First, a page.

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Material Types

There are many different types of material that can be used in spring production. Each material has different compositions and properties.

A spring material needs to have the capacity to store energy by elastic deformation, which covers most metals as well as gases and some plastics. So although gas springs are fairly common, the majority of all springs manufactured are helical springs made from a metal of some sort.

At Skegness Springs we keep a large range of materials in stock ready for immediate use. These include the following:

Carbon Steels:

  • Patented cold-drawn carbon steel wire (BS5216).
  • Pre-hardened and tempered carbon steel wire (BS2803).
  • Cold rolled carbon steel spring strip (BS5770 pt2).
  • Pre-hardened and tempered carbon steel spring strip (BS5770 pt3).

Stainless Steels:

  • Cold-drawn austenitic stainless steel spring wire (BS2056 types 302S26 and 316S42).
  • Cold-rolled austenitic stainless steel spring strip (BS5770 pt4).
  • Other types of Stainless Steel.

Low Alloy Steels:

  • Pre-hardened and tempered steel spring wire (BS2803).

Nickel-based alloys:

  • Inconel X750 (Nickel-Chromium alloy)
  • Elgiloy/Phynox (Nickel-Chromium-Cobalt alloy)
  • Hastelloy C276 (Nickel-Molybdenum-Chromium alloy)
  • Other Nickel-based alloys.

Copper-based alloys:

  • Phosphor-Bronze spring wire (BS2873 PB102 & PB103).
  • Phosphor-Bronze spring strip (BS2870 PB102 & PB103).
  • Beryllium-Copper spring wire (BS2873 CB101).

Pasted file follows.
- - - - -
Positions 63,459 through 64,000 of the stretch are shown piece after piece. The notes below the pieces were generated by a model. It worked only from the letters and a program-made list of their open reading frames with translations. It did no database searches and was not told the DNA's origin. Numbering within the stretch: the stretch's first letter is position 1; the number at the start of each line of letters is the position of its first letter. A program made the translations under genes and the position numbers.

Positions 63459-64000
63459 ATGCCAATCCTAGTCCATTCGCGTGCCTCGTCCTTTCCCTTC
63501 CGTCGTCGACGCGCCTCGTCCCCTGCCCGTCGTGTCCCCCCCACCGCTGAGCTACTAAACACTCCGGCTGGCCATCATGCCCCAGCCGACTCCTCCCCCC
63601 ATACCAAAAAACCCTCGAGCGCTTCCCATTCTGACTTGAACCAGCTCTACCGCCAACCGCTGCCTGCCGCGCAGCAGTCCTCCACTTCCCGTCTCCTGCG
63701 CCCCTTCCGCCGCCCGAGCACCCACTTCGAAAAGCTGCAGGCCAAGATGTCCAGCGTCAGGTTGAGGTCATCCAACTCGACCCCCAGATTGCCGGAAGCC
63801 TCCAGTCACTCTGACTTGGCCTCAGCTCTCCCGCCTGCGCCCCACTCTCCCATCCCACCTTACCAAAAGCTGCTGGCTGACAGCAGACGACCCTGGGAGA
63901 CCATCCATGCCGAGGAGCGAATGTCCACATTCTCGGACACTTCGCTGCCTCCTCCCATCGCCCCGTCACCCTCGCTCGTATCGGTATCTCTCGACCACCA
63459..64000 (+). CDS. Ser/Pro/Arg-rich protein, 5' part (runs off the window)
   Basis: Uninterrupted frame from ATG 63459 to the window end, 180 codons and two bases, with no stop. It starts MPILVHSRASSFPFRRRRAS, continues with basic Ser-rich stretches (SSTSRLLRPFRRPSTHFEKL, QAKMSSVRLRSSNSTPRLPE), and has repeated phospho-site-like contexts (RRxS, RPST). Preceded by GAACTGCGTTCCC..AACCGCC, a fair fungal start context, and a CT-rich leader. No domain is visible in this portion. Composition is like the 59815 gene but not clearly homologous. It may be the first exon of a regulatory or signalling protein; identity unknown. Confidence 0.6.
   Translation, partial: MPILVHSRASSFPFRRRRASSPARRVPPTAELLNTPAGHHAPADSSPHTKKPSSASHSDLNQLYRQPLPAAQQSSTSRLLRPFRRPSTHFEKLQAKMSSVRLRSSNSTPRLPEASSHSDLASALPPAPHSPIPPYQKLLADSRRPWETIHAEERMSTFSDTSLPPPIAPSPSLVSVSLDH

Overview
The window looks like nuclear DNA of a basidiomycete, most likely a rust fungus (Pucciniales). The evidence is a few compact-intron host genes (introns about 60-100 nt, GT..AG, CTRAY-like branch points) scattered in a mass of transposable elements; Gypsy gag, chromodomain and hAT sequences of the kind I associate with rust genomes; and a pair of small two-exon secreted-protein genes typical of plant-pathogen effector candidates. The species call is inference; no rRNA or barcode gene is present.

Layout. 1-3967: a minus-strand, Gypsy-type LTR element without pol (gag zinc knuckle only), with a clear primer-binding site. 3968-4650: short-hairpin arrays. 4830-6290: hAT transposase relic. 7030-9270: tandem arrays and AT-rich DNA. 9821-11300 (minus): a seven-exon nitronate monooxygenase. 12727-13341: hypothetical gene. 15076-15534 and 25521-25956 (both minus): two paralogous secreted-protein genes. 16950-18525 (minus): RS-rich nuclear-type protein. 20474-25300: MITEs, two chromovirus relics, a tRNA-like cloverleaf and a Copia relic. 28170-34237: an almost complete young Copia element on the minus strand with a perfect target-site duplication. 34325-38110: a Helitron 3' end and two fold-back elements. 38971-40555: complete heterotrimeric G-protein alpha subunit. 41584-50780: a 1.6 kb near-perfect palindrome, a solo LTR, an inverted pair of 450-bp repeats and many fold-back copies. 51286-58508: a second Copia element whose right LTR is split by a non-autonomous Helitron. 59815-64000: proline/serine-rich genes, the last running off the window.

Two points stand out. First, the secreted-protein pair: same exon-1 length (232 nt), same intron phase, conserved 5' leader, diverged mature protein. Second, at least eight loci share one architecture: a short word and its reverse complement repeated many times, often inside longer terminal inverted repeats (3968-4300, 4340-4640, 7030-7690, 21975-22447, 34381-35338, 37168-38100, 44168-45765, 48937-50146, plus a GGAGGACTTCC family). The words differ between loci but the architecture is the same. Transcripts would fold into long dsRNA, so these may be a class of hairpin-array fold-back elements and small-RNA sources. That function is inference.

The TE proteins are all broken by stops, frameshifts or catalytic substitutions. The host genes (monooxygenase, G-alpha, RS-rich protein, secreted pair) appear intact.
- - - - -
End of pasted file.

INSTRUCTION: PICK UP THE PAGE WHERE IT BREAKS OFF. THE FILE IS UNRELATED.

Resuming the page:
• Beryllium-Copper spring strip (BS2870 CB101).

Miscellaneous Materials:

  • Enamel coated copper wire.
  • Titanium alloy 318 spring wire.
  • Precious metals such as Silver or Gold.

There are numerous factors that can affect a choice of material for use in a spring. Perhaps the most important of these is the strength of the material: BS5216 carbon spring steel is the strongest of the common spring materials, closely followed by Inconel X750 and then BS2056 stainless steel.

But, of course, carbon steel will very quickly rust, even in normal operation. Put it in salt water and it will be useless within a few weeks. Stainless steel may be used in these sort of conditions but it is slightly more expensive and not so strong. Inconel is a strong material and very corrosion resistant but it is also very very expensive. it is usually only used in extremely corrosive environments or where reliability is crucial.

The operating temperature will also play a part in your choice of material. The maximum reliable operating temperature of a spring can be as low as 150°C for carbon spring steel, 300°C for stainless, but upto about 550°C for Inconel X750. Call us for further information.

The final choice of material may also depend on other factors such as appearance. Stainless steel or Inconel will not corrode but after heat treatment they are not shiney as would be expected. Stainless steel goes a yellowey colour and Inconel goes dark brown. If a shiny finish is required then the material could be plated after manufacture in which case we would usually suggest using a standard carbon spring steel.

The best way to decide which material is best is to give us a call and have a chat with one of our design experts. He or she will happily answer any questions you may have regarding choice of material and the performance of that material in use. Find out how to contact us here.

Download our Simple Guide to Springs information sheet:
Simple Guide to Springs - Adobe PDF format (200Kb) Adobe PDF Format, 195Kb Simple Guide to Springs - Microsoft Word format (239Kb) Microsoft Word Format, 149Kb

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